Rhodia: launch of a re-cycling project for rare earth elements on the Saint-Fons site in September 2012

18 October 2012

Rhodia, a member of the Solvay group, has begun the work of re-cycling rare earth elements in France. This procedure allows rare earth elements to be recovered from energy efficient light bulbs, batteries or magnets in order to conserve materials and diversify supply.

The Rhodia factory in Saint-Fons is on the site of a former agro-chemicals business and has been converted into a re-cycling unit for rare earth elements found in energy efficient light bulbs: a first in Europe. The unit was opened on 27 September 2012.

Rare earth elements: a vital component in new technologies

World demand for rare earth elements is increasing at over 6% a year. They are vital in the development of renewable energies (re-chargeable batteries) and are one of the essential 'ingredients' in the new technologies being developed (television and computer screens).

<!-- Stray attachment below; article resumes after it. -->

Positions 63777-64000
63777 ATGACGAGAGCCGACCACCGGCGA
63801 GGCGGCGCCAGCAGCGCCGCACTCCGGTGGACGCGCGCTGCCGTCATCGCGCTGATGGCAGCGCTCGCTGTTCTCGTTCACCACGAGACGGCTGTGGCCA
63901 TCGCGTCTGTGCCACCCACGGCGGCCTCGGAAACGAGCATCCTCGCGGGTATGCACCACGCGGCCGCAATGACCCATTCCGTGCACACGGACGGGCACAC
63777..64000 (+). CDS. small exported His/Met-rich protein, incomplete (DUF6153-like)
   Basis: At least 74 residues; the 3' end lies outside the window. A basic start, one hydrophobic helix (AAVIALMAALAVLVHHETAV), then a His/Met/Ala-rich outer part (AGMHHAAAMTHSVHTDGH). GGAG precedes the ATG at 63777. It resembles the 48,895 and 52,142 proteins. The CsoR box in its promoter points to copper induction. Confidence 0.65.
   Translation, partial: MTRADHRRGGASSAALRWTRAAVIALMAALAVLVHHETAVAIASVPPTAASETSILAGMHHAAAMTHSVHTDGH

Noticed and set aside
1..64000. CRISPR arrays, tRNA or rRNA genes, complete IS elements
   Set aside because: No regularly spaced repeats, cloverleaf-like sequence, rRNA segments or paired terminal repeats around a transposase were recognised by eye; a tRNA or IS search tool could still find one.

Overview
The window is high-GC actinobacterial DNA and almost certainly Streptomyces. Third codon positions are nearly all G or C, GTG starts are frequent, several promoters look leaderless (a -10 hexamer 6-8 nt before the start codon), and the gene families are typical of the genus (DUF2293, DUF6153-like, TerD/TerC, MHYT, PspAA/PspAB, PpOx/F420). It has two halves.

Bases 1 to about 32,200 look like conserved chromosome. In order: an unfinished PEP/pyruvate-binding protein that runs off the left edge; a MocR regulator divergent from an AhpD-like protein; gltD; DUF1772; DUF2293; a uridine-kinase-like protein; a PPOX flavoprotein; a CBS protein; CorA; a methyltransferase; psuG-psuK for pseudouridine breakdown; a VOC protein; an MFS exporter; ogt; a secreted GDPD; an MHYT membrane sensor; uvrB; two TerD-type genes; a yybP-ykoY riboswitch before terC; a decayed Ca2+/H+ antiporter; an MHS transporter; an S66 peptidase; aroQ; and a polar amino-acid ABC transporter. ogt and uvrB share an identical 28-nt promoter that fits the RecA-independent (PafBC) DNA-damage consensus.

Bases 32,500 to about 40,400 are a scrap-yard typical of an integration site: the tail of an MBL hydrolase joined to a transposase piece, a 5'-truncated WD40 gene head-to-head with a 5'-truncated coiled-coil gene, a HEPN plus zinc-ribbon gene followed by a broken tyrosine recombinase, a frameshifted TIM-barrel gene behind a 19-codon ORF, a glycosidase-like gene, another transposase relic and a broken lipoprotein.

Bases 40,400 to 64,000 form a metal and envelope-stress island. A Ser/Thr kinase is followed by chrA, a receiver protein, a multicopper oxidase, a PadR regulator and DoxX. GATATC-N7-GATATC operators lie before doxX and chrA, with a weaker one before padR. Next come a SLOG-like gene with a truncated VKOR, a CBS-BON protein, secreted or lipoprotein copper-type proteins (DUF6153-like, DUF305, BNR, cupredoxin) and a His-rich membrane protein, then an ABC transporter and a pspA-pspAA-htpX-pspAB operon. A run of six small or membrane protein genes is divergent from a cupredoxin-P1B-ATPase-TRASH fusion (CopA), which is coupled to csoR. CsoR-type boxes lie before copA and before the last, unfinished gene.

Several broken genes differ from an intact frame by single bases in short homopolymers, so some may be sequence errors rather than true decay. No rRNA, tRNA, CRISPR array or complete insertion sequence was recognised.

These elements, known as rare earth elements (lanthanum, cerium, terbium, yttrium), are paradoxically relatively plentiful but their extraction impacts heavily on the environment and the market has few producers.

Rare earth elements use in cleantech

Rhodia a member of the Axelera chemical-environment centre of excellence since its creation in 2005, has chosen the Saint-Fons site to recover luminescent materials from used  energy efficient light bulbs.

The concentrated rare earth elements are extracted and then re-cycled preserving 100% of their original properties. The rare earth elements are then transferred to La Rochelle, France's second ranked site for this type of re-cycling, where they are successively separated and treated to be re-used in the manufacture of new bulbs.

As a member of Chemistry Valley, this Rhodia Group project called "Coleopterre" is an example of the change from the old industries of the past to the new cleantech industries. It is the result of investment of over 15,000,000 € to re-cycle rare earth elements from a new deposit: the "urban mine".

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A low energy bulb contains 88% glass, 5% metals, 4% plastics, 3% powder containing rare earth elements and 0.005% mercury.